A Nasdaq official has confirmed that the New York-based exchange, the second largest in the world, will be launching a regulated cryptocurrency futures contract in partnership with investment management firm VanEck.
"Bitcoin Futures will be listed and it should launch in the first half of next year – we’re just waiting for the go ahead from the CFTC but there’s been enough work put into this to make that academic," Joseph Christinat, vice president of Nasdaq’s media team told U.K. daily tabloid the Express. "We’ve seen plenty of speculation and rumors about what we might be doing, but no one has thought to come to us and ask if we can confirm it, so, here you go – we’re doing this, and it’s happening."
The Nasdaq futures is set to arrive shortly after the Bakkt Bitcoin futures platform is rolled out. Intercontinental Exchange (ICE), the parent company of the New York Stock Exchange, is establishing Bakkt along with Starbucks, Microsoft, and BCG. The platform was initially scheduled to hit the market during November, only to be delayed by six weeks to January 24, 2019.
Like the Nasdaq offering, Bakkt is also awaiting a nod of approval from the Commodity Futures Trading Commission (CFTC).
"We got into the blockchain game five years ago, and when the technology first popped up, we just leant out of the window and shouted 'hey come over here' right at it," added Christinat. "We’ve put a hell of a lot of money and energy into delivering the ability to do this and we’ve been all over it for a long time – way before the market went into turmoil, and that will not affect the timing of this in any way. No. Period. We’re doing this no matter what."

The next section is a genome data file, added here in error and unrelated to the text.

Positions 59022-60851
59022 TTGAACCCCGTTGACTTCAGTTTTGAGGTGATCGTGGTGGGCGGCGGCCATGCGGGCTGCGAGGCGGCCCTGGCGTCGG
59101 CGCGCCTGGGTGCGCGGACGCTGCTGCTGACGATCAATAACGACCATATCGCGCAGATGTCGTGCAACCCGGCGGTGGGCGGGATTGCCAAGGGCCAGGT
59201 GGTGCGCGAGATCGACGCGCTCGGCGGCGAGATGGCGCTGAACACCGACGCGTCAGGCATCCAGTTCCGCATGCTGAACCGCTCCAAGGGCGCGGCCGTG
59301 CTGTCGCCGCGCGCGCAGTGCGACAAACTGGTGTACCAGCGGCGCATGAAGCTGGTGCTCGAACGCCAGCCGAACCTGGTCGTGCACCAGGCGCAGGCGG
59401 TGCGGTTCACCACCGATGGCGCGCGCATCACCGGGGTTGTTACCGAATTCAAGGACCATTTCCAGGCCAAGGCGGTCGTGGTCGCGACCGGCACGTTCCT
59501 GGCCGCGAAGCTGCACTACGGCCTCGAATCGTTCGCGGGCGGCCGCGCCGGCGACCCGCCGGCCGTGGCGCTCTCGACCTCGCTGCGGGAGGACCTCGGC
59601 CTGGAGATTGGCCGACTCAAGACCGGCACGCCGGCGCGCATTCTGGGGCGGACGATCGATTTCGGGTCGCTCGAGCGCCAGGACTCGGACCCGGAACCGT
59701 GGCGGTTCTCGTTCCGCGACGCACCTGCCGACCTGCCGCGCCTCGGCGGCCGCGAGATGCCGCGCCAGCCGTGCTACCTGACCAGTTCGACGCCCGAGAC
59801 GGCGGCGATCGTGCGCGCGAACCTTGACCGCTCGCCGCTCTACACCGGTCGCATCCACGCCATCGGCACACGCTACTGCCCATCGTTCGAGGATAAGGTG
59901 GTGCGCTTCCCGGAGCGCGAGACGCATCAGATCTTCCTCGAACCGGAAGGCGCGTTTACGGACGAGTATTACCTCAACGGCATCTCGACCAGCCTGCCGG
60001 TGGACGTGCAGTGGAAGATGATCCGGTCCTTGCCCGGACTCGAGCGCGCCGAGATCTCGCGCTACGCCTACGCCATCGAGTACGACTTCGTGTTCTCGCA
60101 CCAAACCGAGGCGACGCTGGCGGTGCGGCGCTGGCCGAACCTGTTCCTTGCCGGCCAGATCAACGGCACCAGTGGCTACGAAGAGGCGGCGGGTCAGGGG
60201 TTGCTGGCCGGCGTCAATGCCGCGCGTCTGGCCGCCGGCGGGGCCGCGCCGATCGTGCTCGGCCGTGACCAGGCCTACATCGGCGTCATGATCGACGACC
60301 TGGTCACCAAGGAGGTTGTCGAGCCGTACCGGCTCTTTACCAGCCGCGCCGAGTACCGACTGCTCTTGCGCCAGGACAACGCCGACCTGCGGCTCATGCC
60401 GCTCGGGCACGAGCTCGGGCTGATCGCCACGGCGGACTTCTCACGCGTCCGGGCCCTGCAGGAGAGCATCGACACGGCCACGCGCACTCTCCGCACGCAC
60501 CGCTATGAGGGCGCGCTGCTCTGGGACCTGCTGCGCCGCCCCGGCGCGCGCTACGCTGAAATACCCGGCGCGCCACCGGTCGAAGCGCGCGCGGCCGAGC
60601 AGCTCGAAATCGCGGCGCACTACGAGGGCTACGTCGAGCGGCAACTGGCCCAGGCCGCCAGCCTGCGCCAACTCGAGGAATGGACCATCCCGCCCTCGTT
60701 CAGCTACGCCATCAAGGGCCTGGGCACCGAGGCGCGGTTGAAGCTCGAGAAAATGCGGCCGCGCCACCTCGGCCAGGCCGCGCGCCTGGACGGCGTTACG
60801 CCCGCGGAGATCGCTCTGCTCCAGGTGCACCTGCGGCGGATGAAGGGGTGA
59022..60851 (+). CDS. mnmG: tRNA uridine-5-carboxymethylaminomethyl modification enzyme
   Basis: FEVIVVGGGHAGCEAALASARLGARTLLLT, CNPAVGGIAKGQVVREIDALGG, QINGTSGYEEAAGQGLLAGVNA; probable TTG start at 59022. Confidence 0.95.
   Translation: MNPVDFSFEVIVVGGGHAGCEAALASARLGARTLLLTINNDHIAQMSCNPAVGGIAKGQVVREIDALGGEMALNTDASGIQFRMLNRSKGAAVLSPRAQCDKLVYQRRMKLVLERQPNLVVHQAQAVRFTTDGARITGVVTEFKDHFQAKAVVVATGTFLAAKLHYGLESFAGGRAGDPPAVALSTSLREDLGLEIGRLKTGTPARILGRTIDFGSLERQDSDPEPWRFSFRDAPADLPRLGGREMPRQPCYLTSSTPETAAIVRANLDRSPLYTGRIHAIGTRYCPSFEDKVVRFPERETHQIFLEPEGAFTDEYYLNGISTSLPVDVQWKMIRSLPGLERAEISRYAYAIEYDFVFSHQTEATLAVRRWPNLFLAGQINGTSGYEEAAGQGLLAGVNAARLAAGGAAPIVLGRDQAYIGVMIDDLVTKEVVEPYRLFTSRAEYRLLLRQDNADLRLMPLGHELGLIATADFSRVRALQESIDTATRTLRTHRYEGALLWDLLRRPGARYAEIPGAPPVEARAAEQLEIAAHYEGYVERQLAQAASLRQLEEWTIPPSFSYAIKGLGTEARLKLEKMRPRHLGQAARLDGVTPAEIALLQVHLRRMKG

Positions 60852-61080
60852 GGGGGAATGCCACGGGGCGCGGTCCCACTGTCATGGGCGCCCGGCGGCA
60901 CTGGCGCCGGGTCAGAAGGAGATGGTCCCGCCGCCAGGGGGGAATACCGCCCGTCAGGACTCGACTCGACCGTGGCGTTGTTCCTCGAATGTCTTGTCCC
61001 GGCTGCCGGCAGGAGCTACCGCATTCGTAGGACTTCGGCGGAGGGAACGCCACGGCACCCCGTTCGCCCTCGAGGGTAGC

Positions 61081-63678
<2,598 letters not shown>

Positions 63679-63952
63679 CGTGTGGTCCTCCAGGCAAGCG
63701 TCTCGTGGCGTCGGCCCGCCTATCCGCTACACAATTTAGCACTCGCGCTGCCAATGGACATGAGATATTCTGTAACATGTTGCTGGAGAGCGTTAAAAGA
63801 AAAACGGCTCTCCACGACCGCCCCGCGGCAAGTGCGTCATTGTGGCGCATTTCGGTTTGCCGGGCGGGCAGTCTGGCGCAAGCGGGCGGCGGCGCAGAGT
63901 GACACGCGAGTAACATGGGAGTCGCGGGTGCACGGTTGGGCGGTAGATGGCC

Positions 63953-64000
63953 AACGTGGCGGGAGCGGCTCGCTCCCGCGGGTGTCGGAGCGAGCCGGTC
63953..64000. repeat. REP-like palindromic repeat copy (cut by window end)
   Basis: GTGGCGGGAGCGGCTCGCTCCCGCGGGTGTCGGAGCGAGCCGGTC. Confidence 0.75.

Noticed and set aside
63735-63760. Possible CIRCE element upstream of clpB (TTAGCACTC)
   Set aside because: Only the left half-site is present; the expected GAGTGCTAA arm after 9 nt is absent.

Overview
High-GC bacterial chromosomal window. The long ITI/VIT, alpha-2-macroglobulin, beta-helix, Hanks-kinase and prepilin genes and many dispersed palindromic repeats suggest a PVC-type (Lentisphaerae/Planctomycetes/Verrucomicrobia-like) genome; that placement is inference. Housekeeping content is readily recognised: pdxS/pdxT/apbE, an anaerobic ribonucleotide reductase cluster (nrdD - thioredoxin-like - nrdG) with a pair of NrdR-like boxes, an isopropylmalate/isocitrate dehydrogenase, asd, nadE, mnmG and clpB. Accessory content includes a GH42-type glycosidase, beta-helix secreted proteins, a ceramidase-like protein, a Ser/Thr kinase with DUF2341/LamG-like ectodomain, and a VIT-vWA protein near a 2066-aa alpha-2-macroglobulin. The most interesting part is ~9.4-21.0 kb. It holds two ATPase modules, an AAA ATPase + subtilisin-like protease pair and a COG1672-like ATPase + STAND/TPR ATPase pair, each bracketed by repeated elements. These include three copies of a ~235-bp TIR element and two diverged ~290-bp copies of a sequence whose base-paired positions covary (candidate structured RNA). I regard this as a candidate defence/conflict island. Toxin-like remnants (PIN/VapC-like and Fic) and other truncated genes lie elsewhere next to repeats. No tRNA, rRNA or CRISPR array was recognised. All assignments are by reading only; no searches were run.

The director of Digital Assets Strategy at VanEck, Gabor Gurbacs, broke the news last week when he said they will be bringing "a regulated crypto 2.0 futures-type contract" to the market. It will be based off the Bitcoin’s price on numerous spot exchanges, although it is still unclear whether it will be cash-backed or physically settled.
In Bakkt, each purchase of a USD/BTC futures contract will be backed by a physical delivery of one bitcoin in the client’s account at the time of settlement. Existing Bitcoin futures on the CME and CBOE, which began trading last December, settle in cash.
The introduction of futures trading into the Bitcoin arena has garnered mixed responses. What was once hailed as a maturing process for digital currencies might have led to the burst of the Bitcoin bubble, according to research done by the San Francisco branch of the U.S. Federal Reserve.